Frank J. Batavick | Columnist
A few summers ago my wife and I were preparing to visit an old college buddy in Boone, North Carolina. To fill some time over the long weekend, I suggested to my friend, via e-mail, that we visit the magnificent Biltmore estate, about 90 minutes from his house. Thereafter for the next few months, I received a steady stream of ads on my Gmail page about the delights of Biltmore. It was uncanny. Some Internet robot, commonly called a “bot,” had picked up “visit Biltmore” in my message, relayed it to a central server, and either a human or another automated bot was charged with inundating me with promotional material. I had no say in the matter.
This past week I had a meeting with my State Farm agent and he explained the workings of “In-Drive.” This auto device allows you to keep track of driving mileage to supposedly help save on auto insurance. In-Drive’s other helpful tools, like “Family Driver Monitoring,” allow you to scrutinize the driving habits of family members, especially teens. Of course, all of this is made possible by the myriad satellites positioned above the earth. To my agent’s credit, he didn’t whole-heartedly support “In-Drive” because of privacy concerns.
On the way home, I heard a report on the radio about a young woman who, when she ordered some Barry Manilow songs, started receiving ads for menopause relief medication on her Facebook page. What’s more, her boyfriend then received a Cialis ad on his Facebook page.
One more story: Uber, a rideshare and taxi service that allows you to summon a ride via your smart phone, got in trouble this past October when its employees used an internal tool, eerily called “God View,” to stalk VIP users and track what restaurants and bars they frequented (straight or gay), if they spent the night anywhere other than at-home, etc.
All of this got me thinking. It may have taken us 30 years longer than George Orwell predicted in his dystopian novel “Nineteen Eighty-Four,” but we now live in the world he warned us about, a world without privacy. His country of Oceania was awash in cameras capable of picking up what you said, watched, listened to, and even read at home or in the streets.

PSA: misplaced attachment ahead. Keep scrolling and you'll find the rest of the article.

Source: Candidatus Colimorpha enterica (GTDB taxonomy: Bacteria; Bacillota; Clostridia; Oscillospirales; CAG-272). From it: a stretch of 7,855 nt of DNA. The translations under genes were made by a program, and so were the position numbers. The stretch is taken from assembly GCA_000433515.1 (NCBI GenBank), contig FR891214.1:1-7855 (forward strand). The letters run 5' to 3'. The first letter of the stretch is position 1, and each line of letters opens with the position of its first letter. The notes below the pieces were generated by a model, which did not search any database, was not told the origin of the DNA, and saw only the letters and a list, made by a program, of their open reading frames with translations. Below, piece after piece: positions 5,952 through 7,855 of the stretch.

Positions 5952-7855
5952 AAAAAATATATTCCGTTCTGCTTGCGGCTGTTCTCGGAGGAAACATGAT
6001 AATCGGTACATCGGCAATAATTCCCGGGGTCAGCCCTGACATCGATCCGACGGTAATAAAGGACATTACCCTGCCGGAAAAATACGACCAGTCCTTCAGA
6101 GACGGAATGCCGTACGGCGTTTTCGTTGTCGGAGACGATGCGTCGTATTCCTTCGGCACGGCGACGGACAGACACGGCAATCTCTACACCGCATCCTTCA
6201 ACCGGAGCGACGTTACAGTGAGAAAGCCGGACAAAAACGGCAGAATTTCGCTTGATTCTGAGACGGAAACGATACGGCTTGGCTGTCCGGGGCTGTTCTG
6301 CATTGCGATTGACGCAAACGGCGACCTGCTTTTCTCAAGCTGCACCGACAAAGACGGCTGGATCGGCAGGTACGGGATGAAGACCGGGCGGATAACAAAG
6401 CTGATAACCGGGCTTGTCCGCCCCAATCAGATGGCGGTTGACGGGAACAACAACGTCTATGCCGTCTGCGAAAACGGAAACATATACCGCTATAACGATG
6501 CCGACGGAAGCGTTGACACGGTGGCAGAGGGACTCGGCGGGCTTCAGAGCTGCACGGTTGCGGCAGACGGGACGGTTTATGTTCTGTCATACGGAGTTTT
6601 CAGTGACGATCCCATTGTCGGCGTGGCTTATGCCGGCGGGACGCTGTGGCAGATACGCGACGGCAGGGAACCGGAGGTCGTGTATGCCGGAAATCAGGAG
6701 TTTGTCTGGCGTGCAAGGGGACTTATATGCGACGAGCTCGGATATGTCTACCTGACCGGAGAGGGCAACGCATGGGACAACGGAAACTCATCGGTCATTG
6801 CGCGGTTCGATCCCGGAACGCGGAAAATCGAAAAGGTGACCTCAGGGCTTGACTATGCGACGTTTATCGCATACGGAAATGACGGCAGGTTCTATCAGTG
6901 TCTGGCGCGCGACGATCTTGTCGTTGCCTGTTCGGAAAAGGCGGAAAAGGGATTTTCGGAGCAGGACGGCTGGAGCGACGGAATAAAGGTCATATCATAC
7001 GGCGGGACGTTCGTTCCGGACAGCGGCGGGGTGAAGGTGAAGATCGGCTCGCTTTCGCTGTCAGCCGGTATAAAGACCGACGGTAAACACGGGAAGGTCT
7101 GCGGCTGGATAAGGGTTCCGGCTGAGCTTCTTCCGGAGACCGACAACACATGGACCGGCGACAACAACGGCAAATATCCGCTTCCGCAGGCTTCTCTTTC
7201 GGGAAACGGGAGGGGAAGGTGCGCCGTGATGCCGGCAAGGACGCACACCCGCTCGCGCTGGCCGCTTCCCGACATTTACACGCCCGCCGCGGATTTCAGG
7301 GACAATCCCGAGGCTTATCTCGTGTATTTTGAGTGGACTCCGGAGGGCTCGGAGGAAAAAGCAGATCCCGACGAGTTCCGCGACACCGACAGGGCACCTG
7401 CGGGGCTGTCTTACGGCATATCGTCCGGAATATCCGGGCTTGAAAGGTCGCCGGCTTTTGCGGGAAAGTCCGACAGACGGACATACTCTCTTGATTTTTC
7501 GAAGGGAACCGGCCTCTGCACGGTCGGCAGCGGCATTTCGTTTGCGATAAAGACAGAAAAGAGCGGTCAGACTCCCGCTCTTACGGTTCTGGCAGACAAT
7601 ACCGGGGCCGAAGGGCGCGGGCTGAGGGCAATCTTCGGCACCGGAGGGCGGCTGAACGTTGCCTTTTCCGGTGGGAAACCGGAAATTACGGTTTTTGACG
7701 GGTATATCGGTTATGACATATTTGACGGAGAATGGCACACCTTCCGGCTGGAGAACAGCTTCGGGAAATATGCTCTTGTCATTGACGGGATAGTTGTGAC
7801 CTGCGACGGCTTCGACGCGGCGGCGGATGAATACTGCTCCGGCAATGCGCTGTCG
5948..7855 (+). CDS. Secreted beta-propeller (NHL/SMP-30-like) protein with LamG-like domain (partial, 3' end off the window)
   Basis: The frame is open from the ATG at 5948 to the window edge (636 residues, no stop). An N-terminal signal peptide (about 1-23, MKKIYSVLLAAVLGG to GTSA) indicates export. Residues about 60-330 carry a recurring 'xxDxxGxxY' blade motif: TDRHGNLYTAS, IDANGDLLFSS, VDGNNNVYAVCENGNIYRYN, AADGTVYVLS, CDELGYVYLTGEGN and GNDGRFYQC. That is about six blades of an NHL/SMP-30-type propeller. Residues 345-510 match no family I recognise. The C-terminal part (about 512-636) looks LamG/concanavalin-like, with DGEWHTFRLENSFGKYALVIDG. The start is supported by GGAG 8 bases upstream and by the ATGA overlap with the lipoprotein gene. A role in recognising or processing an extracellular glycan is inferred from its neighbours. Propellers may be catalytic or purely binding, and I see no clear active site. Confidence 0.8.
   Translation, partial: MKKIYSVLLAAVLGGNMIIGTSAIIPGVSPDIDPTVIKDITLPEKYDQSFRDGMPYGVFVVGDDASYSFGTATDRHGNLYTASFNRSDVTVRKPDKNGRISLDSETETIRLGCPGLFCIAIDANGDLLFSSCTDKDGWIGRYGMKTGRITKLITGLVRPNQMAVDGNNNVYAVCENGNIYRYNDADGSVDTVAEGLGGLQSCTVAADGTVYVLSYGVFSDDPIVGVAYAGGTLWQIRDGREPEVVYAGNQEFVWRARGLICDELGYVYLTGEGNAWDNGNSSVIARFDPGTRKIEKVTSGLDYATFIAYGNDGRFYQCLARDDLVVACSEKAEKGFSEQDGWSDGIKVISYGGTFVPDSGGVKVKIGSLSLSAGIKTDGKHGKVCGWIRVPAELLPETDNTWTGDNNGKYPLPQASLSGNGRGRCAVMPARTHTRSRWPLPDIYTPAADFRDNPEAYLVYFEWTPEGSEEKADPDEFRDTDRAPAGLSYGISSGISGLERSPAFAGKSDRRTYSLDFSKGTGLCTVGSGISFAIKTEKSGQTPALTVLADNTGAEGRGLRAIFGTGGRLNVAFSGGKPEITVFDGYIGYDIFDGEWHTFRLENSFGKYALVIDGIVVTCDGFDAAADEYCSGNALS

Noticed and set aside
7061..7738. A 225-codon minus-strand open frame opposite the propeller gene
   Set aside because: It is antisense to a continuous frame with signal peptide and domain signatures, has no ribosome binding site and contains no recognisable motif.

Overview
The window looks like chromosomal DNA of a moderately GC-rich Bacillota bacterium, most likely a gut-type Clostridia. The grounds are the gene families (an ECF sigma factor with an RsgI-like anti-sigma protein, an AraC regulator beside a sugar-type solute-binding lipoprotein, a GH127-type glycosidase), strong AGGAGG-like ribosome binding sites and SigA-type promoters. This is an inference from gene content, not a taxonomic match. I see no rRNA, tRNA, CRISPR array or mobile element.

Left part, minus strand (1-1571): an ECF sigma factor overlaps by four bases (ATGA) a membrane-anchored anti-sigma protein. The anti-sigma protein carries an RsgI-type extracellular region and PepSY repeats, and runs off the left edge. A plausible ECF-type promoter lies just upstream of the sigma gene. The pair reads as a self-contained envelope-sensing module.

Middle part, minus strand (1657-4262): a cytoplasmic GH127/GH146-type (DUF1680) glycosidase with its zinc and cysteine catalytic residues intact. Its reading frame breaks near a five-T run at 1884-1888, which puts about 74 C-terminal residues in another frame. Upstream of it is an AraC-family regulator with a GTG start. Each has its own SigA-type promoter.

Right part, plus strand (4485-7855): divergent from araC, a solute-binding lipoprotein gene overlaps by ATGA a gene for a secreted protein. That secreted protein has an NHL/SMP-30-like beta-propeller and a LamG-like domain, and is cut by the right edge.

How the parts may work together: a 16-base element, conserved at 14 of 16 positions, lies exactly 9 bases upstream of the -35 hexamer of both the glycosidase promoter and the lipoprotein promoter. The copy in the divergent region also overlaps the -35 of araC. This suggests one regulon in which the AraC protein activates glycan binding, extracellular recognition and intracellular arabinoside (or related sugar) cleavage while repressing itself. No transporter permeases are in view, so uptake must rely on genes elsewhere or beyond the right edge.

Orwell, a Brit, would take no comfort in a July 2013 report from the British Security Industry Authority that there are an estimated 4.9 million closed circuit cameras in the UK, or one for every 14 people. Here in the U.S. we have grown accustomed to cameras in many stores, outside public buildings, above traffic lights, and mounted on drones. And let’s not forget the ubiquitous cell phone cameras that have turned every owner into a potential news gatherer or privacy invader.
TV cameras, when combined with computers, smart phones, the Internet, and GPS satellites, have rudely pulled back the curtain that used to cover and protect our private selves. The interesting thing is that, unlike in Orwell’s tale, the menace comes more from corporate America than from government. Sure we have NSA snooping into our phone records as a result of the overly intrusive Patriot Act and E-ZPass tracking our travels on interstate highways. But corporations are the ones voraciously slicing and dicing data to create profiles of each citizen in order to sell us more stuff. And scattered among server farms across the nation are the bits and pieces of our identities, tiny building blocks that define who we are and what we aspire to become.
I wish I had a remedy for this gross invasion of privacy, but I fear it is too late. The horse is not only out of the barn but getting fat grazing in our pastures of data. I guess we could decide to unplug- no phone, no computer, no E-ZPass, no BGE Smart Meter. That might work for the hermits among us, but it would be suffocating for those who like convenience, information at their fingertips, and living in the moment. The most we can do is ask the likes of the Federal Trade Commission to crack down on companies that use data in ways that bully us, creep us out, or are simply not appropriate, as with that Cialis ad on a woman’s boyfriend's Facebook page.
A final thought has me harkening back to the Canadian media philosopher, Marshall McLuhan who predicted in the 1960s that someday we’d all live in a global village interconnected by an electronic nervous system. Marshall, it has happened, but you forgot to order the drapes.
Frank Batavick is a graduate of Gloucester Catholic (‘63) and La Salle University ('67) with over 40 years of experience as a television writer/producer/director for public TV and media companies in IN and NJ. He has also served as adjunct faculty and visiting professor in Communications at colleges and universities in NY and MD. Frank now lives in MD with his wife Dori (GCHS, ‘63), where he is the vice chair of the Historical Society of Carroll County’s board of trustees, editor of the Carroll History Journal, and a weekly columnist and occasional feature writer for the Carroll County Times.